121st ARW Airmen innovate to help solve Air Force-wide aircraft battery testing failure
Story by Corrie Poland, Air Force Operational Energy
WASHINGTON, D.C. (11/23/20)
Airmen from the 121st Air Refueling Wing in Columbus, Ohio recently partnered with active-duty Airmen at Tinker Air Force Base, Oklahoma, to help revise outdated procedures for testing the condition of aircraft batteries on the KC-135 Stratotanker and C-130 Hercules aircraft. Solving an Air Force-wide issue, this collaborative innovation prevented the premature disposal and replacement of batteries and avoided unnecessary equipment costs and maintenance hours.
The batteries serve as each aircraft’s backup to power essential equipment should engine generators fail. To date, the Air Force C-130 and KC-135 fleets, more than 600 aircraft globally, operate with the batteries.
The Airmen determined that by updating the technical guidance and adjusting the required voltage and charging settings for specific processes, the legacy charging equipment can now sync with the modern battery and provide accurate test results. Currently, a draft Air Force technical order is authorized for testing by select field and depot maintenance units, and the Air Force Research Laboratory is scheduled to release a formal TO soon. The team anticipates the update will decrease the rate of condemned batteries Air Force-wide, avoiding an estimated $463,000 in battery-replacement costs annually, while saving approximately 5,280 maintenance hours across the Air Force.
In mid-2017, depot personnel at Tinker AFB first discovered that the sealed lead-acid aircraft batteries were failing periodic maintenance tests at a rate three times faster than expected. As a result, Airmen were required to reject and replace them before the end of their service life.
The depot notified the 422nd Supply Chain Management Squadron and the AFRL Materials and Manufacturing Directorate, ultimately finding that the 121st Maintenance Squadron was having similar issues with the newly procured batteries.
According to Defense Logistics Agency data, procurement of battery replacements increased by 50% since the installation of the battery.
“We noticed that we had condemned more batteries in six months, than we had in the previous year,” said Tech. Sgt. Jeffrey Frey, a 121st Maintenance Squadron electrical and environmental specialist. “The battery is coded as an expendability item, so if they fail maintenance tests, they are thrown away — which requires us to complete additional paperwork and go through the discard and replacement process.”
According to Frey, if the battery fails the first test, it will be tested two more times before going through the condemnation process. While technicians can complete a testing cycle in approximately one day, the additional testing extended the process to nearly four days of maintenance.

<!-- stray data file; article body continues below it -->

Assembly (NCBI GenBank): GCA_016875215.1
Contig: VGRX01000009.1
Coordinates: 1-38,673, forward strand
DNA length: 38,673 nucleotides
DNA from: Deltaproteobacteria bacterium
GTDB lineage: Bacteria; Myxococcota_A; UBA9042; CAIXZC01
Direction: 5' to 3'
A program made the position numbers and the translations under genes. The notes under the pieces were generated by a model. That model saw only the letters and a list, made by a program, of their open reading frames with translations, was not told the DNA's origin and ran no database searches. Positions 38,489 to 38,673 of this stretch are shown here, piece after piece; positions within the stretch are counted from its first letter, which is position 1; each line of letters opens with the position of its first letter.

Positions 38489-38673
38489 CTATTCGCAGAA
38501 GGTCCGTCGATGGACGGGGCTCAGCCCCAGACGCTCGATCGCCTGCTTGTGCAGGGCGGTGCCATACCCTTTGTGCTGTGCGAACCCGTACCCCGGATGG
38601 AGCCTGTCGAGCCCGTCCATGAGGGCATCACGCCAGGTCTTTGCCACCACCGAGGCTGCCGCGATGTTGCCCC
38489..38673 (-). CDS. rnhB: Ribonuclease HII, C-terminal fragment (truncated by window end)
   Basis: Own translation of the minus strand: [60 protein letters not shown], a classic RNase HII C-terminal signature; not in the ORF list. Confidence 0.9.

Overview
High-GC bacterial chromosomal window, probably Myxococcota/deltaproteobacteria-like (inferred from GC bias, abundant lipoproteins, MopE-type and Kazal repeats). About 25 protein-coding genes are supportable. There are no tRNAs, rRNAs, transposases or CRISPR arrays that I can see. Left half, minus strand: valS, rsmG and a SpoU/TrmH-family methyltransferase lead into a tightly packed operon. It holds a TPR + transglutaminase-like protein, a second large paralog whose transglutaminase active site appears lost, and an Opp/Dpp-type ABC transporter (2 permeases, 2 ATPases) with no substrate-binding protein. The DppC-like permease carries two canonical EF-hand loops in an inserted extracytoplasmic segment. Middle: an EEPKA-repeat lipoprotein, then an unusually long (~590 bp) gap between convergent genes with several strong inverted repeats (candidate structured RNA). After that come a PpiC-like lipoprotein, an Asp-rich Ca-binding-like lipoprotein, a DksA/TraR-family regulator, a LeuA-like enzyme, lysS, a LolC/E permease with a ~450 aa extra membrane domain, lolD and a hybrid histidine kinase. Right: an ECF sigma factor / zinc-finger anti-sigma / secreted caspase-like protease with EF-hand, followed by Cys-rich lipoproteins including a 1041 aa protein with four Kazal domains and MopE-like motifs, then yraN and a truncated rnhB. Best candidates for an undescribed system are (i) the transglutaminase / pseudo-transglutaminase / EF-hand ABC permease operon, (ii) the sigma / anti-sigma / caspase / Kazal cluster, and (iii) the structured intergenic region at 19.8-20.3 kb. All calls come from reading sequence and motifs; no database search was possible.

While the batteries were not passing maintenance tests, their research found no evidence to support the notion that there was widespread malfunction during operations.
“None of the batteries were failing during flight or showing any physical defects. There was only an issue during maintenance,” Frey said.
The team worked with subject matter experts from AFRL, the battery manufacturer and the 422nd Supply Chain Management Squadron and Depot Battery Backshop at Tinker AFB to identify the root cause and determine a way forward. They also coordinated with the Defense Logistics Agency, the University of Dayton Research Institute and the C-130 and KC-135 System Program Offices for further support.
Through ground testing and data capture, the team discovered that the maintenance procedures were incompatible with the legacy model of charging equipment (Christie RF80-K), causing inaccurate test results. Working with the battery manufactuer and subject matter experts, the team updated the technical interim instructions to sync with the existing equipment and successfully charge and maintain the batteries. The update required no physical modifications to the battery itself.
“Our goal was to help all depot and field maintainers reduce maintenance man-hours while decreasing the number of battery condemnations,” said Kelly Ward, a Tinker AFB 422nd SCMS electronics engineer.
For the 121st Maintenance Squadron, charging time decreased by approximately two hours and reduced the number of maintenance procedures.
“These batteries go through periodic maintenance and charging every year, and with proper use, they’ll last about five years,” said Ed Clark, AFRL’s Advanced Power Technology Office aviation program lead. “So when we discovered that the turnover had increased so rapidly, we wanted to know why. With the team’s help, we were able to find a solution.”
With the draft TO in place, depot backshops at Tinker AFB, Rickenbacker ANGB and Robins AFB, Georgia, have approval to update the settings across all Christie chargers. Once the formal TO is issued, all bases will be able to implement the change, resulting in reduced maintenance hours and significantly decreasing the number of rejected batteries.